Variations for this recipe include, but are not limited to:
- doing a quick pan-fry with your eggplant slices instead of roasting them (be sure to blot, and use minimal breadcrumbs/flour – better yet, use almond flour);
- using zucchini/portabellos instead of/in addition to eggplant;
- adding other vegetables (mushrooms or carrots would be yummy);
- using mozzarella on top instead of or in addition to the parmesan;
- using another low-cal, low-sugar type of marinara – I only had 1/2 cup of prepared sauce in my fridge, so I had to add the other ingredients;
- omitting the meat.
Eggplant (Noodleless) Lasagna
- 2 large eggplants
- 8 oz ground meat
- 1/2 cup tomato-basil / marinara sauce
- 1 can tomato paste
- 1 can diced tomatoes
- 1 cup ricotta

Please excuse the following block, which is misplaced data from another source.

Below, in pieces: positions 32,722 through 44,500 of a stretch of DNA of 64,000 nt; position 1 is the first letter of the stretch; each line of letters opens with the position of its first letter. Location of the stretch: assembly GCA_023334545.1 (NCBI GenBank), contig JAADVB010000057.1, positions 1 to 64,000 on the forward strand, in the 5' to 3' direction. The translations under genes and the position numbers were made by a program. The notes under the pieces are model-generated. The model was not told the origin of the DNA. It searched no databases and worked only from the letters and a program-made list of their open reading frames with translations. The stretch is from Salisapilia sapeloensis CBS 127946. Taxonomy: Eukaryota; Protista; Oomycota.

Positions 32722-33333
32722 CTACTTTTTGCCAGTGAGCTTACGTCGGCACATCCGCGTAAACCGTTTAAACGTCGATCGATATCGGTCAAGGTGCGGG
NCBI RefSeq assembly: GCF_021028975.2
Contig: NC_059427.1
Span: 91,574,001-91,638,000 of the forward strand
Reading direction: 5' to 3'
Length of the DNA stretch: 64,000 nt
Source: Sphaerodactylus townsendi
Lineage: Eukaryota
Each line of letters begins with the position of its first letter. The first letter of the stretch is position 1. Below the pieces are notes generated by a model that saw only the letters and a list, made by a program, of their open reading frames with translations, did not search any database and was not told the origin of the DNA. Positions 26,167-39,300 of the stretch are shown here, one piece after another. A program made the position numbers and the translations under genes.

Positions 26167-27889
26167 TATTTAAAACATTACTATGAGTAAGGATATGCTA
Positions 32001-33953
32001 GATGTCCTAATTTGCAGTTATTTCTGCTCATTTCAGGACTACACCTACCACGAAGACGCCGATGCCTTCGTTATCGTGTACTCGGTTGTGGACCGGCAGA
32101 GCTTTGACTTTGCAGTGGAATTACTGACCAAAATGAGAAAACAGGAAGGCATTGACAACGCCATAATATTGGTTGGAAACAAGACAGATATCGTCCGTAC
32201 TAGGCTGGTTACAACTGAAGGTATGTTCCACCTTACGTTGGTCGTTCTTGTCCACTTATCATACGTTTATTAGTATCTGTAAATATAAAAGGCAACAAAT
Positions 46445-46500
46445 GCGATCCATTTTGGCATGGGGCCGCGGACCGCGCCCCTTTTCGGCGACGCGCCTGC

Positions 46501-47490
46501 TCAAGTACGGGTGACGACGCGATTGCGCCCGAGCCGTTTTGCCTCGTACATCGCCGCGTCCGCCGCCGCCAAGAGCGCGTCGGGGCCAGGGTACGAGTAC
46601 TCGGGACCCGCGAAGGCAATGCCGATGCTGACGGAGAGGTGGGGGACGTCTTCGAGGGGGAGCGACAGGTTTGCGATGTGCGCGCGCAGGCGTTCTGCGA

- 1 cup cottage cheese
- 3 egg whites
- 1 cup parmesan
- 1 Tbsp. dried Italian herbs
- 1 cup frozen spinach (partially defrosted)
- 2 tsp minced garlic
Preheat oven to 400/204.
Slice eggplant into 1/4 inch thick slices. Heavily spray a cookie sheet (you might need more than one) with olive oil. Spread your eggplant along the pan(s) and spray the top side with olive oil as well. Sprinkle with salt and pepper. Bake for 25 mins, flipping the eggplant halfway through the time. I spray the eggplant rather than tossing it in oil because eggplant is very absorbent and can soak up more oil than you want instead of being coated evenly when tossing.
Cook your ground meat, and add it to the tomato sauce, diced tomatoes and tomato paste. Stir and cook to simmering.